Hardcover, 320 pagesPublished June 1st 2010 by Atlantic Monthly Press
The extraordinary story of an all-American girl’s conversion to Islam and her ensuing romance with a young Egyptian man, The Butterfly Mosque is a stunning articulation of a Westerner embracing the Muslim world.
When G. Willow Wilson—already an accomplished writer on modern religion and the Middle East at just twenty-seven—leaves her atheist parents in Denver to study at Boston University, she enrolls in an Islamic Studies course that leads to her shocking conversion to Islam and sends her on a fated journey across continents and into an uncertain future.
She settles in Cairo where she teaches English and submerges herself in a culture based on her adopted religion. And then she meets Omar, a passionate young man with a mild resentment of the Western influences in his homeland. They fall in love, entering into a daring relationship that calls into question the very nature of family, belief, and tradition. Torn between the secular West and Muslim East, Willow records her intensely personal struggle to forge a "third culture” that might accommodate her own values without compromising the friends and family on both sides of the divide.
I have to start off by saying that this one is 1) not necessarily a "YA" title (which is what I normally read and review) and 2) not one that I would normally pick up to read. With that being said, though, I am beyond glad that I did read it. Jaxon and I had taken our weekly trip to the library and this was on a "Feature" shelf at our local library. The cover got me in first and then when I read the blurb I thought, "Why not? I will give it a shot" and a few days later I was finished. It normally doesn't take me any time to read, but this book made me think as I was reading (heaven forbid, right) so I wanted to do it justice.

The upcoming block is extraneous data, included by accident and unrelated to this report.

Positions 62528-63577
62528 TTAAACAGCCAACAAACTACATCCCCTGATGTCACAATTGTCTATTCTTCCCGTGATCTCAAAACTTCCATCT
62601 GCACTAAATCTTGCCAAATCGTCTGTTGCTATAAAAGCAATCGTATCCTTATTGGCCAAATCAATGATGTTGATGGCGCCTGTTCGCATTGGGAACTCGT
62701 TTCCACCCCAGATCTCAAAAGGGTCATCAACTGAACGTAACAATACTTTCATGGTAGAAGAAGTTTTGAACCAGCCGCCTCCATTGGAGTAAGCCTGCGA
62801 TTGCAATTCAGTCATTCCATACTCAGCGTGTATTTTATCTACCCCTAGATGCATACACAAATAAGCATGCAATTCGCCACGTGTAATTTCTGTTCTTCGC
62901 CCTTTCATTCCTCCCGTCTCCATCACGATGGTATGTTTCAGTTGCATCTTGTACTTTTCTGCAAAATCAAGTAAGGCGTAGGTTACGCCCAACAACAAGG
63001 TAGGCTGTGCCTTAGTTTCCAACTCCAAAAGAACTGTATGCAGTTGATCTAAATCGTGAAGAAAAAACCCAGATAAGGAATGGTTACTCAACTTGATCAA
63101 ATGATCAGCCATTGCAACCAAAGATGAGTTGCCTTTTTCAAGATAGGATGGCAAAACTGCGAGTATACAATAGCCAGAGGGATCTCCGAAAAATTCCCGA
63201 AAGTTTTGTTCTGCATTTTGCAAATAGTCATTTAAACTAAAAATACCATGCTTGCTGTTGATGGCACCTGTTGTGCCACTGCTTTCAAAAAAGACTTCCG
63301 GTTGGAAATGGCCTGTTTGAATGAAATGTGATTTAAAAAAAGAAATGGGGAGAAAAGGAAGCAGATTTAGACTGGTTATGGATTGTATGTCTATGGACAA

As the child of a Baptist minister who is also a religion professor, I feel that I have a broad knowledge of the religions of the world and the basics to each one. Not all of the details, but enough to get by. My dad is very knowledgeable about world religions (teaches classes on it every year) so this book was one that I have taken to him and said... "You have to read this!" Getting a first hand account of someones conversion to Islam and their journey through the trials and obstacles is one that is very personal and often never shared by new converts (not just in Islam but in many cultures and religions). I learned a lot through Wilson's honest portrayal of her life and the amazing journey she took. This memoir was beautifully written and through her eyes, I was able to walk the streets of Cairo and experience her life. I enjoyed and appreciated every step.
One of the main things that I realized from this novel is that as much of a "news junkie" as I am, I don't always understand what is going on. If nothing else, this book has challenged me to be more aware of news issues. It doesn't seem like any coincidence to me that as I was reading this book, the people of Egypt were protesting and trying to get their president to step down (he did, three days after I finished the book). I highly encourage you to read this book if you are interested in life issues and world issues... or you could just be like me and read it because it looks good! You never know what you are going to get out of a book and this time, I got way more than I bargained for!!